Though "Minipops" didn't have a problem finding an audience, the reaction to the series was so outrageous that it was canceled after six episodes. The Minipops stayed in the spotlight awhile after the controversy, though: The group kept releasing albums into the late '80s, and Tracey Ullman parodied the show in her own act.

Vanessa Williams is crowned Miss America ... then resigns

Beauty pageants have fallen out of fashion in recent years, but they were all the rage from the mid-1800s through the 1990s. For most of its history, the pageant circuit was dominated by white women. In fact, "Rule Seven" of Miss America's bylaws dictated that participants must "be of good health and of the white race" until the 1950s. Even then, a Black contestant didn't make it onto the national stage until 1970 — so when Vanessa Williams won the Miss America pageant in 1983, she made history.

Her victory was seen as proof of progress, both in the wider culture and in the cosmetic industry, but it would come to be marred by scandal. She's since gone on to a long career in the entertainment industry, but for years, Williams was most well-known for resigning her title after nude photos of her were published in Penthouse Magazine without her consent. What's less well known is that Williams faced an intense and immediate public backlash after the broadcast aired and long before the photos in question were leaked, solely because of her skin color.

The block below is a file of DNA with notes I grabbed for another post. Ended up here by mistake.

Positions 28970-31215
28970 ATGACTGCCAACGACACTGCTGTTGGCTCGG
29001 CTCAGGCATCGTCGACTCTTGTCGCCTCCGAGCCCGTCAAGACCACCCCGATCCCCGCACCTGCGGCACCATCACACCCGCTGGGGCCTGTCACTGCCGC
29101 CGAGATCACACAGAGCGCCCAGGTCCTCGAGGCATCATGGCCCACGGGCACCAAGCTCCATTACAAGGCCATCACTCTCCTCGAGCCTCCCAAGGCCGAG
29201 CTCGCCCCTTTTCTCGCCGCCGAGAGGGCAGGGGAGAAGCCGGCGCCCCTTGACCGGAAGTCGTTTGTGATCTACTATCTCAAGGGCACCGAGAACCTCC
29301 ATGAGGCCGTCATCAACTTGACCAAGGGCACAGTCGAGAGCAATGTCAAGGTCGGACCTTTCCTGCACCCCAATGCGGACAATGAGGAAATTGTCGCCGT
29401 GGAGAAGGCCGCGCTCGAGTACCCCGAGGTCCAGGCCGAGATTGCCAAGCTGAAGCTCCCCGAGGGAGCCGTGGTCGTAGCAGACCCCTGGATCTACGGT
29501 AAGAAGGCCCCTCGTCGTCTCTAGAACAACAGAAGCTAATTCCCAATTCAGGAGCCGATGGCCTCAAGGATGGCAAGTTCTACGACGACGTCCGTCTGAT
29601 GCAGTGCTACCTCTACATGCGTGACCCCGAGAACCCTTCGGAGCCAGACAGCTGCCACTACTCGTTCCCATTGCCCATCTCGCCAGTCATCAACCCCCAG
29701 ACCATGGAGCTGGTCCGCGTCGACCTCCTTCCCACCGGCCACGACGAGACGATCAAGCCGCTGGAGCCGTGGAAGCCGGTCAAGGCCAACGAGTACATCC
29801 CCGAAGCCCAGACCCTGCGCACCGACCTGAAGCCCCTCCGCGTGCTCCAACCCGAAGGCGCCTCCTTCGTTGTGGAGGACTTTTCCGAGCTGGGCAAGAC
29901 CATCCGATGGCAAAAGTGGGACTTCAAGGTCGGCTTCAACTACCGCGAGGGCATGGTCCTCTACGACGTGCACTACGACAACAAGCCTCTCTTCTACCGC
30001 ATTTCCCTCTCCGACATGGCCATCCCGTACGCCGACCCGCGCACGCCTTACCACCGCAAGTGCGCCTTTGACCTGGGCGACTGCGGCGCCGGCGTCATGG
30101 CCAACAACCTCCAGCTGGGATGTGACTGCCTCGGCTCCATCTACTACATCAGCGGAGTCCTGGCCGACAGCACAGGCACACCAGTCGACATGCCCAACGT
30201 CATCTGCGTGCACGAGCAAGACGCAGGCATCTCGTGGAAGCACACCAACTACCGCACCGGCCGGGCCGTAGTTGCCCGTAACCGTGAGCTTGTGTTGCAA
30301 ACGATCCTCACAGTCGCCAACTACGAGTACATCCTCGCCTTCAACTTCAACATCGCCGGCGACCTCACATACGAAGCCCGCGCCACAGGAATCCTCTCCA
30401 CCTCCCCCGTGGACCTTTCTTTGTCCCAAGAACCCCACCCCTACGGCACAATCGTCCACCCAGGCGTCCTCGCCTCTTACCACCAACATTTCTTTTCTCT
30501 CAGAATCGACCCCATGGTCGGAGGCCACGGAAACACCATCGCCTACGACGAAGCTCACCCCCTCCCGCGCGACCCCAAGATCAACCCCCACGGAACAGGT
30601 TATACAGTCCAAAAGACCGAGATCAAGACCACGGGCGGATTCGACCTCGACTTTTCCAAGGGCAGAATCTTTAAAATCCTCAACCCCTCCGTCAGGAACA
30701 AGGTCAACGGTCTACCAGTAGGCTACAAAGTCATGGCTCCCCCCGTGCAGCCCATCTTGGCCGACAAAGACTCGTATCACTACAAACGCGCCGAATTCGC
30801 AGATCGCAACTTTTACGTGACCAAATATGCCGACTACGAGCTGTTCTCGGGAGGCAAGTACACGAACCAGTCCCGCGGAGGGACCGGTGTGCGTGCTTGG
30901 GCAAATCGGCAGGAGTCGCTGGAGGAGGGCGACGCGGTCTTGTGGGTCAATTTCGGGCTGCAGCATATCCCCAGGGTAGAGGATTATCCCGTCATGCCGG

Williams was victim to angry racist comments and even death threats. The situation was dangerous enough that sharpshooters were sent to her hometown parade. But according to the actor and singer, what hurt more was the criticism she received from some in the Black community who claimed she only broke through racial barriers because of her light skin and green eyes. It's possible that the racial animus and elevated scrutiny that followed her win contributed to the release of the pictures, for which Penthouse paid a record amount (the public's fascination over her downfall made it the magazine's bestselling issue).